Everyone Wants 100% Returns But There’s a Snag


Any shareholder activist who targets an insurer needs to dangle something juicy to rouse investors to its cause. In Cevian Capital AB’s crack at Aviva Plc, the carrot is the potential for a 100% gain for shareholders in three years. There’s a convincing path to the U.K. insurer achieving that. But in the process, Aviva risks becoming another low-growth U.K. dividend hostage.

Insurers often trade cheaply because they are so complex that investors can’t be bothered with them. For activism to gain traction, a good tactic is to highlight the potential cash returns from share buybacks and dividends — everybody understands that. Elliott Management Corp. took such an approach with Dutch insurer NN Group NV. Cevian’s tilt at Aviva is in a similar vein.

The fund has taken a 5% stake and supports new Aviva Chief Executive Officer Amanda Blanc. Her strategy has been to sell overseas assets — 8 billion ($11 billion) pounds worth of disposals have been agreed — and then turbocharge the performance of the remaining portfolio focused neatly on the U.K., Ireland and Canada.

The question is what happens next. Cevian wants 5 billion pounds handed back to shareholders. Analysts at UBS Group AG reckon Aviva could do that while still keeping its solvency ratio (a measure of capital relative to liabilities) above a healthy 180%. The snag is there would be less left to invest in growth or bolt-on acquisitions.

If Aviva returned the cash by buying its stock at around the current share price, its share count would fall by roughly 30%. Aviva could then afford to pay a higher dividend per share. Cevian wants the payout to be more than doubled to 45 pence. In this scenario, the dividend would cost around 1.2 billion pounds. That amounts to pretty much all of Aviva’s distributable cash flow based on its guidance for 2023.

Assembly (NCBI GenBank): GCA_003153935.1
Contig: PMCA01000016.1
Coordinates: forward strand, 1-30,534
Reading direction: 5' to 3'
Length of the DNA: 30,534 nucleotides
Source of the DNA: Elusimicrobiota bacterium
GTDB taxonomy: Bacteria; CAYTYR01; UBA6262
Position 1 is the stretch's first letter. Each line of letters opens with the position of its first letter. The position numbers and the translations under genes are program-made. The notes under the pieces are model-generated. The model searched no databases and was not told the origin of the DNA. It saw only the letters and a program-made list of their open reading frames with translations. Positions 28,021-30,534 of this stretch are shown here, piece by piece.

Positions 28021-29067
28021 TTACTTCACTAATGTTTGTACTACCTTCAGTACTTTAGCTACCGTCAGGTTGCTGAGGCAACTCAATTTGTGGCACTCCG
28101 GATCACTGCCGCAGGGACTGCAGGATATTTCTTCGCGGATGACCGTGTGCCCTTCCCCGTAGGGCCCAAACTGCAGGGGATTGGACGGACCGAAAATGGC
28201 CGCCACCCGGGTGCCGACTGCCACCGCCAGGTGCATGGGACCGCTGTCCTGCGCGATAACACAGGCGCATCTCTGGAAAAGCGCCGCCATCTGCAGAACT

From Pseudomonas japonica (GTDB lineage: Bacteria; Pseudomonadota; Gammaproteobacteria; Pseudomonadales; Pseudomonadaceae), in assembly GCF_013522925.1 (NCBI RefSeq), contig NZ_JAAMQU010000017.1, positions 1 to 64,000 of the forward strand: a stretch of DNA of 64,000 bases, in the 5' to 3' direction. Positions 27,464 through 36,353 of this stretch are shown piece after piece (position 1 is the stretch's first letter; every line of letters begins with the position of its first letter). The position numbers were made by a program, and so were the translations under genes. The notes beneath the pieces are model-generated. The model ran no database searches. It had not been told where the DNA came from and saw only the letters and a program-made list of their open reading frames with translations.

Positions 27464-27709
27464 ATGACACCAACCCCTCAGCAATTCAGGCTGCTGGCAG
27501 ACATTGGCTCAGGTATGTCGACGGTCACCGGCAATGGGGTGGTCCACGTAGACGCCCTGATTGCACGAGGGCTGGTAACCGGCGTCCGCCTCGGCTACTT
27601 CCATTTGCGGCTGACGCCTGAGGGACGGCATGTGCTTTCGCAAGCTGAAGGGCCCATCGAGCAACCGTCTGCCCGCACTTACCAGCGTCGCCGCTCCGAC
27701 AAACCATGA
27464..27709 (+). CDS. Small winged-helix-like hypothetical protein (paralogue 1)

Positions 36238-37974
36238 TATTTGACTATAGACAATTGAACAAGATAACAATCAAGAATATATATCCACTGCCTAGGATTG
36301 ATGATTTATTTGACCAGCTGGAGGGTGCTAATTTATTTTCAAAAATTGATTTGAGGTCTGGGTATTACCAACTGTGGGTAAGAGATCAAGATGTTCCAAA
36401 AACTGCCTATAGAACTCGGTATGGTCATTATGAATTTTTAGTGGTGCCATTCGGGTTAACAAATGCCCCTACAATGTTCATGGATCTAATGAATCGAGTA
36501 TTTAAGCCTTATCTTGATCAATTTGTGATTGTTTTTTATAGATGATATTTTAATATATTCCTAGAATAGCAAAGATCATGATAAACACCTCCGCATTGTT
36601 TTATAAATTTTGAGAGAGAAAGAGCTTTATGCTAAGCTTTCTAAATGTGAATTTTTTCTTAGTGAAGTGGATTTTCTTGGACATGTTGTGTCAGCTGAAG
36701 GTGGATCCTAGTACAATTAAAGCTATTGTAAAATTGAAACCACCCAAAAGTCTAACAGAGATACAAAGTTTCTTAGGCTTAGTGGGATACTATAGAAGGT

The company would then be a very generous dividend stock. The model here is peer Phoenix Group Holdings Plc, which has a dividend yield of 6.5% and is popular with investors. Aviva’s stock price would be around 700 pence if it commanded the same yield. Add in dividends over the next three years and the value to shareholders is consistent with the 800 pence that Cevian says is possible. The stock was 411 pence before the fund’s interest emerged.

Should Blanc run Aviva quite so tightly for cash payouts to shareholders?

The risk is that the insurer becomes a prisoner of dividend investors, making it all about income rather than growth. It’s true that past expansion drives have been bad for shareholders, and Aviva’s life and pensions business is best regarded as a mature cash machine rather than a growth engine. But there are still opportunities in Aviva’s attractive home and motor insurance franchise. At the very least, this will require investment to defend its leading position.

Cevian is right to highlight Aviva’s cash generation potential. But an alternative course could be a demerger into two stocks: one containing the life and pensions assets and paying a chunky dividend; the other based around general insurance and still investing to grow. While the loss of diversification following a split would force bigger capital requirements, shareholders might yet value the businesses higher separately.

Blanc should weigh Cevian’s approach against the merits of a full-blown breakup. Either way, with the credibility she’s rapidly established, she has a better chance than predecessors of doing something more ambitious than just running Aviva for fat dividends.

This column does not necessarily reflect the opinion of the editorial board or Bloomberg LP and its owners.

Chris Hughes is a Bloomberg Opinion columnist covering deals. He previously worked for Reuters Breakingviews, as well as the Financial Times and the Independent newspaper.

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